Date of Award

Spring 1-1-2016

Document Type

Dissertation

Degree Name

Doctor of Philosophy (PhD)

First Advisor

Robert L. Garcea

Second Advisor

Bradley Olwin

Third Advisor

Tin Tin Su

Fourth Advisor

James Orth

Fifth Advisor

Linda van Dyk

Abstract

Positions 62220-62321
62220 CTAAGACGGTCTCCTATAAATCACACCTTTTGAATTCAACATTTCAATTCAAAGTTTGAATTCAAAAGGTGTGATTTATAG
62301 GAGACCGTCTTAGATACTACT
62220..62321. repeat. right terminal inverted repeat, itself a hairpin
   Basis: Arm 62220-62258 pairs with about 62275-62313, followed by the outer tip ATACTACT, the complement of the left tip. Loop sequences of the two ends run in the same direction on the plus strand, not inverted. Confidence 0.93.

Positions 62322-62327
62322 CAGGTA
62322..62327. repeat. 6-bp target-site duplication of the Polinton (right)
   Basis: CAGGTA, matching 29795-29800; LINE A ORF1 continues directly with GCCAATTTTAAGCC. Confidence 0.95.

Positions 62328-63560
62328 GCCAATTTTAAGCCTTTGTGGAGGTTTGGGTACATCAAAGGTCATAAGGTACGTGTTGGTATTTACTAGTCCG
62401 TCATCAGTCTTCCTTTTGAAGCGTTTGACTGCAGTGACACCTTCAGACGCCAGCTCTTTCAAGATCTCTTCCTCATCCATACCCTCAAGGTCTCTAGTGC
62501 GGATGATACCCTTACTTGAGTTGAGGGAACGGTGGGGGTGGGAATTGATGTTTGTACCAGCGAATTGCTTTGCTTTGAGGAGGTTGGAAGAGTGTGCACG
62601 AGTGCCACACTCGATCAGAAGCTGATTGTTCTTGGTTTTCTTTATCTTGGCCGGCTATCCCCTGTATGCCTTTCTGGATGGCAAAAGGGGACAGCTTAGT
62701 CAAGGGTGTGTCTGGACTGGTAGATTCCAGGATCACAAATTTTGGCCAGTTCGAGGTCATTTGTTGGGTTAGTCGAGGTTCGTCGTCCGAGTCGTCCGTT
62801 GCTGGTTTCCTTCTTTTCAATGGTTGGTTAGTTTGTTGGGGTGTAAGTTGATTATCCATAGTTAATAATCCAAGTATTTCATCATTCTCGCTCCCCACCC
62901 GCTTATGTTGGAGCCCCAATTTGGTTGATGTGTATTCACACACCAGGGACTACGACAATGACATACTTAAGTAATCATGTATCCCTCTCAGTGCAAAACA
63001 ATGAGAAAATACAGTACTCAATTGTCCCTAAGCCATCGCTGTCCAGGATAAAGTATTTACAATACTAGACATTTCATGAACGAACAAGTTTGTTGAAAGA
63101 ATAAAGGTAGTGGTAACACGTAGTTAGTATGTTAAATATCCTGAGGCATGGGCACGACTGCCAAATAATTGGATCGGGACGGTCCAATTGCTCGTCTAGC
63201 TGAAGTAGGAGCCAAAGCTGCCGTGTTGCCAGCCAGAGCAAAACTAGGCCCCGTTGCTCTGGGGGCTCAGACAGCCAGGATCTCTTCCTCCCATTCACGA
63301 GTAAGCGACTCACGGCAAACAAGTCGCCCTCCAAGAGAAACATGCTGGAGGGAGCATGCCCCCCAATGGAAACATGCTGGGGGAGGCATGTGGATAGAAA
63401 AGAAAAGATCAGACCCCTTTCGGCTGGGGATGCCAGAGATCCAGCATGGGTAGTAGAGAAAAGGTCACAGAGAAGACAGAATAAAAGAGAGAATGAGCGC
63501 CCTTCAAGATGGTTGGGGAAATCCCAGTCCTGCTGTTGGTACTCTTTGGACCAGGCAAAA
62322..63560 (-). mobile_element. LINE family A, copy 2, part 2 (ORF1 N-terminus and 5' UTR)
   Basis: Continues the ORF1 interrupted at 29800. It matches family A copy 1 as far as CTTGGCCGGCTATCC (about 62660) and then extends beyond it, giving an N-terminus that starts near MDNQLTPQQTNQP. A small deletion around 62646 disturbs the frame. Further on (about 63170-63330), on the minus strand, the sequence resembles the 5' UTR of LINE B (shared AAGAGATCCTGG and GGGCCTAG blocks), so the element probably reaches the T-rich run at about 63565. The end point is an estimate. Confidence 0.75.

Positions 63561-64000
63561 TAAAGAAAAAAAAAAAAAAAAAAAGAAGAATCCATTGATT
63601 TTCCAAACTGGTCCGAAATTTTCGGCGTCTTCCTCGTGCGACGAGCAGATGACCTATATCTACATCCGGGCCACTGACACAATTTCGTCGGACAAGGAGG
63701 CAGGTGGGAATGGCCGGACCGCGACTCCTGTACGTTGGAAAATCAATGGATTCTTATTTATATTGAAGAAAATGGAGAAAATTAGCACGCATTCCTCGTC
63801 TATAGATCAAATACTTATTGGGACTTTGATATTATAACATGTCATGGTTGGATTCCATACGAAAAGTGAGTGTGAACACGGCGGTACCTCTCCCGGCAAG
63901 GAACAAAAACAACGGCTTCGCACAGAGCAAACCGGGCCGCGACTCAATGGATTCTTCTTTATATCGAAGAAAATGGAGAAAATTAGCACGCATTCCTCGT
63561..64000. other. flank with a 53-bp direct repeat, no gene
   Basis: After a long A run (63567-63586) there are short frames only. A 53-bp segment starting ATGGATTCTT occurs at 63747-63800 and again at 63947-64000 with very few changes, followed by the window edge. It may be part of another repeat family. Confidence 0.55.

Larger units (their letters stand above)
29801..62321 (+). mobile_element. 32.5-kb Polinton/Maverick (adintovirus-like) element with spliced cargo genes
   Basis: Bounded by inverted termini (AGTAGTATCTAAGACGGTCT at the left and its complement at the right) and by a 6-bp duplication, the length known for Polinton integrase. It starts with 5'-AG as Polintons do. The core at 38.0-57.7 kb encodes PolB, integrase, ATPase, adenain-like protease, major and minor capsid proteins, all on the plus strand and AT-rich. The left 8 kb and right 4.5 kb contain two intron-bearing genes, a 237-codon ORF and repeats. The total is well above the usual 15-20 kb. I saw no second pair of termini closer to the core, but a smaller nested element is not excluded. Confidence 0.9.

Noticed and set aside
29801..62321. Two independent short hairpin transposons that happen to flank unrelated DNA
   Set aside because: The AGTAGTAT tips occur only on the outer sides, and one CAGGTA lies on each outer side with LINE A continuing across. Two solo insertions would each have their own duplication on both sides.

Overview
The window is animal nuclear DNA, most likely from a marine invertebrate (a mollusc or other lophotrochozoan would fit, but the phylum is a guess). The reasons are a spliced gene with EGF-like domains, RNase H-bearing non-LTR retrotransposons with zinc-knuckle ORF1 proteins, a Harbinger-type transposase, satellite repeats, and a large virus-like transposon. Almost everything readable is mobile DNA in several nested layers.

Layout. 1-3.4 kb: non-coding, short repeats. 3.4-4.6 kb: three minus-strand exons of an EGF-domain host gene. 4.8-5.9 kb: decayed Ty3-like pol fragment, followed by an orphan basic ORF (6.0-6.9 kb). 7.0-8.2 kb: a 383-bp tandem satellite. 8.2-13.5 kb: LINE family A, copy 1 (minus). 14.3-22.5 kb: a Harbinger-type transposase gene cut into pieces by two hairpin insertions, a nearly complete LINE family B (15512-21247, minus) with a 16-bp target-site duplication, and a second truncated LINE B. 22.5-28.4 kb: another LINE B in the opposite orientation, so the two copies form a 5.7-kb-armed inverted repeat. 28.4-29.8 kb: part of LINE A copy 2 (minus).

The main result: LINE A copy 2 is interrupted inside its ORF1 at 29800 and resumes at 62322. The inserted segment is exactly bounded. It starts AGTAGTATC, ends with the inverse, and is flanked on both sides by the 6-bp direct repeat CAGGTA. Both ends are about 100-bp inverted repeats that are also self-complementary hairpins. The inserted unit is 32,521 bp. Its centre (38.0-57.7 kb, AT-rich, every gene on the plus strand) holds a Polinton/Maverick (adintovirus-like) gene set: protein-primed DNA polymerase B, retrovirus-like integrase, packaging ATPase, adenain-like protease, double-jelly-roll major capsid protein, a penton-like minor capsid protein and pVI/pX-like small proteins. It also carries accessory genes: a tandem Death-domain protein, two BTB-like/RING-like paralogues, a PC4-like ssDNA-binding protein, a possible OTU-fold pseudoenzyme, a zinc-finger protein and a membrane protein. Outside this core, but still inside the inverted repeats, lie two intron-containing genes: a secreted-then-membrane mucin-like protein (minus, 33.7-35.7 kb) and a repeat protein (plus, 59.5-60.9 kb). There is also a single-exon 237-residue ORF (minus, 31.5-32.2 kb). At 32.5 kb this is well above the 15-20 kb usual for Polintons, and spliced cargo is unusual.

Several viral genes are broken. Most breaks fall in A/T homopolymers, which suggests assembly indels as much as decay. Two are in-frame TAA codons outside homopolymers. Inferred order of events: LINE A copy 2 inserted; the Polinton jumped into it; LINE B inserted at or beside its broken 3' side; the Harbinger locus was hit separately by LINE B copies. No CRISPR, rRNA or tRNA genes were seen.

Nuclear replication of DNA viruses activates DNA damage repair (DDR) pathways, which may detect and inhibit viral replication. However, many DNA viruses also depend on these pathways in order to optimally replicate their genomes. I investigated the relationship between murine polyomavirus (MuPyV) and components of DDR signaling pathways including CHK1, CHK2, H2AX, ATR, ATM, RPA, MRN, and DNAPK. I found that recruitment and retention of DDR proteins at viral replication centers was independent of H2AX, as well as the viral small and middle T-antigens. Additionally, infectious virus production required ATR kinase activity, but was independent of CHK1, CHK2, or DNAPK signaling. ATR inhibition did not reduce the total amount of viral DNA accumulated, but affected the amount of virus produced, indicating a defect in virus assembly. Additionally, by creating a mutant virus (E320A), I found large T-antigen binding to RPA was required for appropriate viral genome resolution. The E320A mutant virus produced approximately 5-fold less infectious virus than WT and replicated viral DNA that was concatemerized. Taken together, these data suggest that MuPyV may utilize a subset of DDR proteins or non-canonical DDR signaling pathways in order to efficiently replicate and assemble. Specifically, these results demonstrate the requirement for DDR proteins in appropriate resolution and packaging of the viral genome. Finally, I utilized an optimized set-up for Stochastic Optical Reconstruction Microscopy (STORM) to interrogate the sub-nuclear domains of MuPyV replication and assembly. I observed an exclusionary relationship between T-antigen and the host cell protein, PML. I was also able to visualize MuPyV “factories” and virions formed by viral protein, VP1 for the first time using a light microscopy based technique. This technique will greatly enhance our ability to observe and study the composition of these sub-nuclear structures. These findings expanded to our understanding of the mechanisms of PyV replication and assembly.

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